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 Readings on high-performance CPU designs 
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Joined: Wed Jan 09, 2013 6:54 pm
Posts: 1712
I thought it might be good to have a thread of resources and examples of complex CPUs, even though most homebrew CPUs fall firmly in the category of simple CPUs. (For myself, I'd be happy to invent or implement any working CPU, let alone one which overlaps fetch and execute!)

First off, some resources courtesy of robfinch, from this thread.

A Superscalar Out-of-Order x86 Soft Processor for FPGA (Thesis by Henry Ting-Hei Wong, PDF, 275 pages)

14.2 Contributions
This thesis presents the design of a superscalar out-of-order x86 FPGA soft processor. In this thesis, we
make the following contributions:
    • Study how the FPGA substrate affects circuits and out-of-order processor microarchitecture (Chapter
    • Design a microarchitecture that correctly implements the x86 instruction set sufficiently well to
    boot modern operating systems (Chapters 4 and 5)
    • Design FPGA circuits for key processor components that implement the out-of-order microarchitecture
    (Chapters 6 to 12)
    • Evaluate the performance and costs of an out-of-order soft processor compared to a commercial
    in-order soft processor and x86 hard processors (Chapter 13)

There's a great deal in here and it's very well written. I've only scratched the surface.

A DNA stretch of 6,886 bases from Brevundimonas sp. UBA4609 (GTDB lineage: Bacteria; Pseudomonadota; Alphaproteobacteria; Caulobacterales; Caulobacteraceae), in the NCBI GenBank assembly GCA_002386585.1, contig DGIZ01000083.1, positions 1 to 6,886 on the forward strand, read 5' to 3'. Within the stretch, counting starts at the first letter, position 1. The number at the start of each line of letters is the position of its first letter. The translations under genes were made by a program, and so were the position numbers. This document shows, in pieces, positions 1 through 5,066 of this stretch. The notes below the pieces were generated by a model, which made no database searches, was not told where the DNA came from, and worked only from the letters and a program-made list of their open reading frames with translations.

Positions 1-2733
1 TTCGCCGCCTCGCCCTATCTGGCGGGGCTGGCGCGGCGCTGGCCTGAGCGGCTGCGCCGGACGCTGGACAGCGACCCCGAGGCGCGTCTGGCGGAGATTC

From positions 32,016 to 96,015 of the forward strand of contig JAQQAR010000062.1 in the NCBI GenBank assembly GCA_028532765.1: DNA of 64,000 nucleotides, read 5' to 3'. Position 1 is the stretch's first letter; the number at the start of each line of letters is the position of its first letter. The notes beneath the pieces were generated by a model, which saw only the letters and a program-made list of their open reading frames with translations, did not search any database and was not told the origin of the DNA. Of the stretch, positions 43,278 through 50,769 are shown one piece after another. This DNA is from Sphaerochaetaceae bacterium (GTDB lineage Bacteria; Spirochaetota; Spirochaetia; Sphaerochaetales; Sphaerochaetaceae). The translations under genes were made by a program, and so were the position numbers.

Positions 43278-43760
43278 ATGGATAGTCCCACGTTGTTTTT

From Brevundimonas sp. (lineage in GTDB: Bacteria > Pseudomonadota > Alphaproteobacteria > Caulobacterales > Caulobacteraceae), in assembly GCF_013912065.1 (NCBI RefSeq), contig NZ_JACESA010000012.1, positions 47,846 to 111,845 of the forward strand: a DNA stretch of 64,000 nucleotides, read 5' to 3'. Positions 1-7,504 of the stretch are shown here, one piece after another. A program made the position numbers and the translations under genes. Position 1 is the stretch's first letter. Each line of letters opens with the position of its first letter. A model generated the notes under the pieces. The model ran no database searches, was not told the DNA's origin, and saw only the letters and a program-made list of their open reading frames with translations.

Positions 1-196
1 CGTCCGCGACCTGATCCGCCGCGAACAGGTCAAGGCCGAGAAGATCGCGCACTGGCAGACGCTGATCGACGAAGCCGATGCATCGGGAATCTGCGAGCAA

1 Introduction
1.1 Why a Faster Single-Threaded Soft Processor?
1.2 Why Out-of-Order?
1.3 Why x86?
1.4 Contributions
1.5 Organization
2 Background
3 Comparing FPGA vs. Custom CMOS Circuits
4 CPU Design Methodology
5 Proposed Processor Microarchitecture
6 Instruction Fetch and Decode
7 Register Renaming
8 Reorder Buffer and Instruction Commit
9 Instruction Scheduling
10 Register Files and Instruction Execution
11 Out-of-order Memory Execution Schemes
12 Memory and Cache System
13 Processor Performance
14 Conclusions
A Floating-Point Emulation Mechanism
B Integer Division Algorithm and Circuit
C Test System Configuration Details
D List of Micro-Ops and Logical Registers
E Comparison with Intel Haswell

Rob also reminds us that the Usenet group comp.arch is still alive and sometimes very interesting. For example:

Linked from that thread, there's a series of university lectures by Prof. Ajit Pal here:

There's also much interesting information about IBM's ill-fated and mismanaged ACS supercomputer from the early 60s. IBM invented and then forgot about Dynamic Instruction Scheduling. By not understanding how the ACS worked, they thought it was not worth producing. Maybe start here:
I built a Precursor that ran at a 10ns cycle. 5 levels of logic. Each chip could dissipate 3 watts and with 625 chips we had to have coolant. We used FC78 as a liquid coolant. The precursor was a path through a 24 bit adder.
-- Bill Mooney, personal correspondence, describing a test of ACS circuitry in 1968

Or maybe start here
with particular reference to Lynn Conway's historical PDFs. Her much more recent paper reflecting on ACS and how it all went wrong is also very interesting:

Sun Dec 16, 2018 6:12 pm

Joined: Sat Feb 02, 2013 9:40 am
Posts: 1735
Location: Canada
Found this thesis about a "braided" architecture: ... f71786.pdf

Relies on software to identify "braids" which are subsets of basic-blocks. Workload is distributed among eight braid execution units (BEU's in the core).

The BEU's each have their own register file and there is a global register file as well. So two levels of files. There's the potential for a smaller footprint for processor structures thus maintaining a high performance.

Robert Finch

Thu Jan 10, 2019 9:42 am WWW

Joined: Wed Jan 09, 2013 6:54 pm
Posts: 1712
Thanks for the link - that's a very promising title: "Braids: Out-of-Order Performance with Almost In-Order Complexity"

Thu Jan 10, 2019 10:13 am
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